I learned more during this house tour than I can share in one post. We weren't allowed to take pictures inside the house, so here are some highlights:
- The fold-down desk where Alcott wrote Little Women in just three months -- it was made by her father. No surprise. Alcott's writing supported the entire family, something education reformer and transcendentalist Bronson Alcott had never been able to do. A little door in the wall above the desk opens. Inside, you can see Bronson Alcott's pencilled note on the wooden beam of the house.
- I was taken with the windows next to Alcott's writing desk. Each pane of glass was decorated with a dried, pressed Queen Anne's Lace blossom. Look closely at this photo taken from outside and you may see them.
- May's room (Amy, in Little Women), is covered in "graffiti," her early artwork. Louisa became the best-selling American author of the 1800s after Little Women was published. She put May through art training. One of May's paintings won a spot in the prestigious Paris Salon, beating out Mary Cassatt.
Alcott lived in this house in her twenties, but set Little Women here. I loved finding small details, like a chore-list for the girls in the master bedroom.
Before Little Women made it big, Alcott wrote poetry, pieces for magazines, and pulp fiction under a pseudonym.
In researching her poetry, I found, "Thoreau's Flute." Henry David Thoreau was one of Bronson Alcott's best friends and helped home school the Alcott children. Walden Pond is nearby -- another place to visit next trip.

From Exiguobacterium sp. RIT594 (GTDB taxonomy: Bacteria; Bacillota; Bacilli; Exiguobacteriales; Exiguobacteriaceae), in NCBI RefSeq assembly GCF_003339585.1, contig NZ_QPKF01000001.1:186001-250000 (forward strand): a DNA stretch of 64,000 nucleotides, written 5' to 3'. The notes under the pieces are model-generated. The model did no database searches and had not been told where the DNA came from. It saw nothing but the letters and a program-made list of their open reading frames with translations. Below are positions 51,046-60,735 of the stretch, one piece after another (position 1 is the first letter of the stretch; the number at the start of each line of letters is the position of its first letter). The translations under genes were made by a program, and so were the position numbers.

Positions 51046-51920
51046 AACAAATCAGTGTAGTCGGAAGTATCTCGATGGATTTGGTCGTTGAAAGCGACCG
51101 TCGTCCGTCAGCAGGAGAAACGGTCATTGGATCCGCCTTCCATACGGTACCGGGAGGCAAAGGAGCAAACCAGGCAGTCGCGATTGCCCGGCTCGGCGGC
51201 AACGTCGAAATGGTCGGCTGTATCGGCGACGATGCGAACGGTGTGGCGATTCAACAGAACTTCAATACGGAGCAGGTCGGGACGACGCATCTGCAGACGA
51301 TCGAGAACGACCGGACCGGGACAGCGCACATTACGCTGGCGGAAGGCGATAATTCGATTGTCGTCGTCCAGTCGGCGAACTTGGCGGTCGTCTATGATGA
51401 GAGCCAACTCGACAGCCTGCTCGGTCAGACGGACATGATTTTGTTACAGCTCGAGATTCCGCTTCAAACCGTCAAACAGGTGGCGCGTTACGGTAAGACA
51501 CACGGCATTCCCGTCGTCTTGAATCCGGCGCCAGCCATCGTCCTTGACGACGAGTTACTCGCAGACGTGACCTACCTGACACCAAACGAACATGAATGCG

I also loved, "A Little Bird I Am." For me, this poem speaks to the frustrations of Alcott's life -- a father who put his ideals before his family's needs, being a female author in the 1800s (she was passionate about being a "literary spinster"), and poor health after serving as a Civil War nurse.
But the poem I am sharing is "A Song from the Suds," about Washing Day. Like Louisa, "I wish we could wash from our hearts and our souls/ the stains of the week away."
A Song from the Suds
Louisa May Alcott
Queen of my tub, I merrily sing,
While the white foam raises high,
And sturdily wash, and rinse, and wring,
And fasten the clothes to dry;
Then out in the free fresh air they swing,
Under the sunny sky.
I wish we could wash from our hearts and our souls
The stains of the week away,
And let water and air by their magic make
Ourselves as pure as they;
Then on the earth there would be indeed
A glorious washing day!
Along the path of a useful life
Will heart's-ease ever bloom;
The busy mind has no time to think
Of sorrow, or care, or gloom;
And anxious thoughts may be swept away
As we busily wield a broom.
I am glad a task to me is given
To labor at day by day;
For it brings me health, and strength, and hope,
And I cheerfully learn to say-
'Head, you may think; heart, you may feel;
I'm off to watch the American Masters biopic of Alcott with my daughter. Hope you enjoyed the tour!
Thanks to Kate at Book Aunt for hosting today's Poetry Friday round up.